CON: However, why did they steal JUST ONE?! What was wrong with the other pieces? Not worth your time?

I filed a police report and they told me that there had been other art stolen in the county recently. They expected they were fenced by the perps for drugs. Again with the perps and the drugs.
The good news was that two years later, it was recovered.

It was the subject of a tv news story and a few articles. You can read about it at the links below:




#askforananstead #virtualgallery #parkcity #covid #shelterinplace #artcollector #arttheft #stayhome

Tuesday, April 14, 2020

Evidently the Asian Underworld Likes My Stuff



This is a painting with a storied past.
Trattoria Dolce Vecchio  30x40 acrylic on canvas

It was one of the first paintings I created at the start of my career.
It was painted in the fall of 2000 while in my first studio; the historic Harrington School in American Fork.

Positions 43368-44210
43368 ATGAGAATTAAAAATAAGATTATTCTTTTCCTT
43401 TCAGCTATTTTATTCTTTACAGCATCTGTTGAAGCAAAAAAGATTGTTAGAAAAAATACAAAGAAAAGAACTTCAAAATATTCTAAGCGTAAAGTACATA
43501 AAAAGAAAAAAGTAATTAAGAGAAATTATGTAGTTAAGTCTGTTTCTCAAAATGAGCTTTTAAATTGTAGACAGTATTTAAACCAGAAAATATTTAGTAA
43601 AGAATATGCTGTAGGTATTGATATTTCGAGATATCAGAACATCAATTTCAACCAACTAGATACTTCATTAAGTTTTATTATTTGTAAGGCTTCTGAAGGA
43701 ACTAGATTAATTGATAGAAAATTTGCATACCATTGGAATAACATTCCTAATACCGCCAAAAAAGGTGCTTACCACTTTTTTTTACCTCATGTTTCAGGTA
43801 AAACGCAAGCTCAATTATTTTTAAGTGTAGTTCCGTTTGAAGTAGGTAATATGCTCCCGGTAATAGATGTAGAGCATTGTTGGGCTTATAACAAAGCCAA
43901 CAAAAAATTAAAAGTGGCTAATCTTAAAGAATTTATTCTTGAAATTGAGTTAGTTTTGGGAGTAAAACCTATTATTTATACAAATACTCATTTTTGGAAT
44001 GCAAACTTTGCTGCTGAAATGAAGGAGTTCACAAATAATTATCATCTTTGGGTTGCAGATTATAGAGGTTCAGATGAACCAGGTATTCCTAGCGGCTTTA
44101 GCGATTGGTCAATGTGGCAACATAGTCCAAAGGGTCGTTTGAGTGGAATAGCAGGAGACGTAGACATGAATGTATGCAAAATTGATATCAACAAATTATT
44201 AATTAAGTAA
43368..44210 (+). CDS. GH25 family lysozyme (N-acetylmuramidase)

I entered this painting in an art competition. It won best of show.
That helped me believe I could actually paint for profit and have enjoyed painting since.

I started selling art on eBay and put this piece up for sale.
It had a bidder quickly and when the auction ended, I had a sale. $10,000 plus shipping.
They made the purchase via credit card (before the widespread use of PayPal for protection).
It had a buyer in Indonesia and the money was received via a merchant account.

It was crated up and shipped to Jakarta.

Then I received word that the purchase was made through a stolen credit card. Oh no! The money was pulled back but I had already shipped the painting!

I filed a police report.

I tracked the cargo online. It had shipped from the port of Los Angeles and it had traveled as far as Hong Kong, but had not been delivered yet to the buyer. That was good news. I made some calls and arranged to have it shipped back from the Hong Kong warehouse.

The police followed the trail and informed me that this fraud behavior was certainly due to drug traffickers. They "buy" art through stolen cards and then sell them for real currency to finance their nefarious deeds.

The painting was returned in perfect shape and it hangs proudly in my home.